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November 2 marks the anniversary of the end of my dad’s incredibly short, but wonderfully heroic two-month battle with pancreatic cancer. He was 49 years old when he passed away and he is missed every day. For those who haven’t encountered it, pancreatic cancer is one that is diagnosed without a cure and without much hope, as it is typically found much too late for treatment. On average, a patient who is diagnosed will lose his or her battle with this awful disease in 182 days. Ten years after my dad lost his battle, we know that his family carried a mutation in the BRCAII gene that made our family line much more susceptible to this and other types of cancers, making genetic testing critical to maintaining health.
As October is Breast Cancer Awareness Month, followed by November’s Pancreatic Cancer Awareness month, it’s important to highlight that these cancers, which originate in completely different parts of the body and are typically experienced by varying demographics, are linked by their genetics. The same BRCAI and BRCAII genes that are responsible for people like Angelina Jolie’s decision to undergo elective mastectomies and hysterectomies are also linked to pancreatic and prostate cancers.
Regardless of your opinion on elective procedures, the likelihood of contracting breast or ovarian cancers for women with a BRCAI or BRCAII gene is staggering. Those with BRCAI and BRCAII 65 percent chance of contracting breast cancer, compared with 12 percent of the average population. Similarly, as the average population has a 1.3 percent chance of contracting ovarian cancer, it rises to 39 percent in those with a genetic mutation.
Many years after my dad passed away, one of his brothers was diagnosed with breast cancer. As he had an atypical case and the doctor had knowledge of my dad’s cancer, a genetic panel was conducted. Unfortunately, it was found that the root cause was related to a genetic mutation on the BRCAII gene.
As this news shocked our family, across the United States, cousins and uncles and family members found genetic testing centers through their various cancer research locations to see if they too possessed that specific mutated gene location. Utilizing a genetic counselor program through our local cancer center enabled me to understand the potential implications for me and my children, should I have this gene. For weeks after my test, I was nervous and worried about the genes I had passed on to my son.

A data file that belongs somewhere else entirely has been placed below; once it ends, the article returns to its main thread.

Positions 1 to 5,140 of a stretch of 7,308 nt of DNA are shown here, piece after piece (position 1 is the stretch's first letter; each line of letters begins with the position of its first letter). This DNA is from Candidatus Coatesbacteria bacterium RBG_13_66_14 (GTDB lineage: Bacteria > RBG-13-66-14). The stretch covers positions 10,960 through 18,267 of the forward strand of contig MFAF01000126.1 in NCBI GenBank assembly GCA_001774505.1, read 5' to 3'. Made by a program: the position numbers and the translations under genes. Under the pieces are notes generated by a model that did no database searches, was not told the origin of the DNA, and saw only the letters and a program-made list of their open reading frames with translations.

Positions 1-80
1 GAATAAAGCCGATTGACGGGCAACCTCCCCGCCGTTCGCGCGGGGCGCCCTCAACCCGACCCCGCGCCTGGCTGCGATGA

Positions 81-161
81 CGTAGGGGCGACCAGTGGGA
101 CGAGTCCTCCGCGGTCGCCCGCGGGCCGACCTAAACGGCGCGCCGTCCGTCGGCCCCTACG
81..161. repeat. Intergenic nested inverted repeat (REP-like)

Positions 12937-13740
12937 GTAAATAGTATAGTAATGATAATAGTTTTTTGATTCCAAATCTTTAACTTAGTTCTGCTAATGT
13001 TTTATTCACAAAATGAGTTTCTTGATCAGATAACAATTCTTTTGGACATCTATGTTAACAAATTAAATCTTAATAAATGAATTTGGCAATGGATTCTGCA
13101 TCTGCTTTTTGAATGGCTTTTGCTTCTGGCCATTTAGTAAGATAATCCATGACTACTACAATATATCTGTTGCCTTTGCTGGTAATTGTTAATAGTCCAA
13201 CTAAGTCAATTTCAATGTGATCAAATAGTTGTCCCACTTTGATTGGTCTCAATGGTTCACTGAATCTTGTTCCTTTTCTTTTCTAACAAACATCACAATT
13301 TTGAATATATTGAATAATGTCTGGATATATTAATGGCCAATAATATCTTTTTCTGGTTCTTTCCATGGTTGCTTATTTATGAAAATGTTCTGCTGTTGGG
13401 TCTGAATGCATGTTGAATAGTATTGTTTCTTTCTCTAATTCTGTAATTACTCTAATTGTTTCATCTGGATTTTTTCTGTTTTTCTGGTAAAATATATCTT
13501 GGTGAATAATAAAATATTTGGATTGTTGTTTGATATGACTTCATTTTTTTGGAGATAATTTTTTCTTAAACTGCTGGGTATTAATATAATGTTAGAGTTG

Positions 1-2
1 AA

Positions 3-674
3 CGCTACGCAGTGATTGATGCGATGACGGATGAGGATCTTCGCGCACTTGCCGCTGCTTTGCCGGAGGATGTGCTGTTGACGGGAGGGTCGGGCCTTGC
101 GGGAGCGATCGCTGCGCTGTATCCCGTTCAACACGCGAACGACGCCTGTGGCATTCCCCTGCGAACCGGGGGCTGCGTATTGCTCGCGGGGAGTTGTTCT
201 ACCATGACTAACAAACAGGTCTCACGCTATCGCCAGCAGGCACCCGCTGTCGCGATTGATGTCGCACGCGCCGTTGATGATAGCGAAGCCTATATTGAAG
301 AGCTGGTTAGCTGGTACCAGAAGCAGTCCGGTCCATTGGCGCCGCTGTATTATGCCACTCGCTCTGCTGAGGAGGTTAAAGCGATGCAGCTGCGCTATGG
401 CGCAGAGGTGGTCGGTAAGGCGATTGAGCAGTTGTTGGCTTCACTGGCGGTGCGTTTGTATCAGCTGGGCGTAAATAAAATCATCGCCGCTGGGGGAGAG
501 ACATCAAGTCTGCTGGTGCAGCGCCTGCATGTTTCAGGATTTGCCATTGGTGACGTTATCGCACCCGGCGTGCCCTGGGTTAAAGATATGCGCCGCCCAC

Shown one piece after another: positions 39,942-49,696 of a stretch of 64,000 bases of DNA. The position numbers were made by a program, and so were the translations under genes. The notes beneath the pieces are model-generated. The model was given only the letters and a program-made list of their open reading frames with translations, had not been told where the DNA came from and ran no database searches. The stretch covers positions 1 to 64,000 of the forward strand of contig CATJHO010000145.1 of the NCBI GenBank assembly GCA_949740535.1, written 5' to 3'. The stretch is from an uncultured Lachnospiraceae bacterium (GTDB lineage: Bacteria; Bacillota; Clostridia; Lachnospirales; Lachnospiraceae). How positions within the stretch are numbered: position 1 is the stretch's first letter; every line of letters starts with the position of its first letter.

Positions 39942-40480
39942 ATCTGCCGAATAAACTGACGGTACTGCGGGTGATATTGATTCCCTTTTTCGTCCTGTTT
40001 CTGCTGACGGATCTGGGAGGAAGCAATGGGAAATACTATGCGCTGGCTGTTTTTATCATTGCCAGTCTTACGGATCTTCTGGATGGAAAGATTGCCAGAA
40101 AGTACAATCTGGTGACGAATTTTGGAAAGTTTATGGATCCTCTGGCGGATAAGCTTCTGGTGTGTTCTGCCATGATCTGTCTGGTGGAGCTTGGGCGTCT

>> Read more: 5 Truths About Cancer
Three weeks later, my husband and I had a conference call with my genetic counselor, who gave us the good news that I was negative for the mutation and had not carried it to my children. I felt relieved and so thankful that I had pursued this testing path. Unfortunately, fifty percent of my extended family did not have the same news, as many of them were found to have the mutation and are now working with genetic counselors to utilize early detection methods.
If you suspect that you might need genetic testing to determine whether or not you have a predisposition to these cancers due to a prevalence of hormonally based cancers, review these recommendations from the Mayo Clinic. I am thankful that my family members and I chose to find out our predisposition toward these cancers, as each of us is able to choose our healthiest path via more frequent screenings, diet and lifestyle choices, and the evaluation of proactive procedures. Having this knowledge is a gift that each of us gives to each of our families, as we do everything possible to maintain a healthy, long life.